ESPN and Arbitron plan to work together to build more interest in the radio medium, which Arbitron COO Sean Creamer referred to as a “consciousness raising” effort Wednesday. “It’s in our interest and in radio’s interest for us to validate the medium on par with television, Internet, smartphones and tablets in a highly visible cross-platform effort,” he said on an investor call.
Often forgotten amid its bevy of properties, ESPN runs a national radio network and owns several large-market stations, while radio measurement remains Arbitron’s principal business.
Arbitron and comScore are working with ESPN on a cross-platform measurement project to develop a way to track consumption across four screens plus radio.
“This will be the first time that radio is being placed on equal footing with television, Internet and mobile in such a significant cross-platform initiative,” Creamer said. “This project underscores radio’s importance and relevance in a cross-platform world.”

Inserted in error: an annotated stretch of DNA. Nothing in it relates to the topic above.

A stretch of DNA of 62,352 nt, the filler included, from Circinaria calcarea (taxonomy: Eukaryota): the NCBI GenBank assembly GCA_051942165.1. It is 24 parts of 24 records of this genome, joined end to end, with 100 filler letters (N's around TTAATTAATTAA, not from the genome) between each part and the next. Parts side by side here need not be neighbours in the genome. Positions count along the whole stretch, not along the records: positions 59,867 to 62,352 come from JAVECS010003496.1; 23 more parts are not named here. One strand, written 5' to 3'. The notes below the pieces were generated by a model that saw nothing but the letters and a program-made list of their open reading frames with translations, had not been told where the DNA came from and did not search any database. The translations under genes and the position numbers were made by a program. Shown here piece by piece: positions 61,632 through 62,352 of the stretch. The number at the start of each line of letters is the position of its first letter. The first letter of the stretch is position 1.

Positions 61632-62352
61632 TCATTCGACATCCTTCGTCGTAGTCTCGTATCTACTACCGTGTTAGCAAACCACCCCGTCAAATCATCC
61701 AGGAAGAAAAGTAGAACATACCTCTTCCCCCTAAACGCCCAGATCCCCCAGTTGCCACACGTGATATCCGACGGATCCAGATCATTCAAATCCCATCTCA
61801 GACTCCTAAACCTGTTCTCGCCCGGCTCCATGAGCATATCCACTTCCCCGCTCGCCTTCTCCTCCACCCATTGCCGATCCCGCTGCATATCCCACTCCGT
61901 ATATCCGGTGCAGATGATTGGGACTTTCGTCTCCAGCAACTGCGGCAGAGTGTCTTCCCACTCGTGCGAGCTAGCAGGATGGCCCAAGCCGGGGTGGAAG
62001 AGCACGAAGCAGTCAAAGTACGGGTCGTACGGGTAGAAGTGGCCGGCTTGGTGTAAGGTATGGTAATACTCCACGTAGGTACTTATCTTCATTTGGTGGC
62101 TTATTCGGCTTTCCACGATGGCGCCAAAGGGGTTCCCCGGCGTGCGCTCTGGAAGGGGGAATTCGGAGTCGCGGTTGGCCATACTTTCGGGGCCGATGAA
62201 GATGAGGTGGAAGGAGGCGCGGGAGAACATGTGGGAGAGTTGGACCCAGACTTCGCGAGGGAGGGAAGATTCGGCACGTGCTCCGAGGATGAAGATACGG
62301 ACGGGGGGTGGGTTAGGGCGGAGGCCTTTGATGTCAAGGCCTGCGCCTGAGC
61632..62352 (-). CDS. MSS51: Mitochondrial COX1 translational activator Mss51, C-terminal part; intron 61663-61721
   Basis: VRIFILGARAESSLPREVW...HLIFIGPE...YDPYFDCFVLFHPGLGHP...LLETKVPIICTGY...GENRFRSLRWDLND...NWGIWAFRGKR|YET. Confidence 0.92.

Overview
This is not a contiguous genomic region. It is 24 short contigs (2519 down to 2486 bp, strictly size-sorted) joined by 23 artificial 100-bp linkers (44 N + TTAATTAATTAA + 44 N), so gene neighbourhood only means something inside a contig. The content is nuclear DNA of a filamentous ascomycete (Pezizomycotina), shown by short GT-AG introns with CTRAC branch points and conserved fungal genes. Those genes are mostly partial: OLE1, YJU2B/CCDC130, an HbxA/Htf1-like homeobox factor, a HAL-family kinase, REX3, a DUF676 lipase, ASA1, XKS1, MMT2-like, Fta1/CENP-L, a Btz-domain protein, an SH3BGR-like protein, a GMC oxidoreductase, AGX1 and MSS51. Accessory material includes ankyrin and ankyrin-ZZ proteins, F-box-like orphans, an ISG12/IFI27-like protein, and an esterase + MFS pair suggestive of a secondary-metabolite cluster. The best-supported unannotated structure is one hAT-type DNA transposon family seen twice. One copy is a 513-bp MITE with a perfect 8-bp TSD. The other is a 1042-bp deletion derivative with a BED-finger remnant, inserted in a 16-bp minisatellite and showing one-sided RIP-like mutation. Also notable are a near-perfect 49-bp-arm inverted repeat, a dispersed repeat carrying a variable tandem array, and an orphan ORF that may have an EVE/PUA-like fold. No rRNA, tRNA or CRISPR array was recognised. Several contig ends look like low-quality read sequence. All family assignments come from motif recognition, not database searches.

As measurement companies scramble to take a leadership role in the hunger for cross-platform metrics, Arbitron believes it may have an advantage with its ability to provide radio metrics.
“Our goal is to develop a template for a new cross-platform measurement methodology that will integrate PC, mobile and television set-top-box, census-level measurement with the personal, single-source measurement capabilities of our PPM (portable people meter) technology,” Creamer said.
In the third quarter, Arbitron announced that revenues were up 8.3% to $114.3 million, which helped as cost increases for the PPMs continued to be put in place. Net income rose 2.8% to $15.8 million.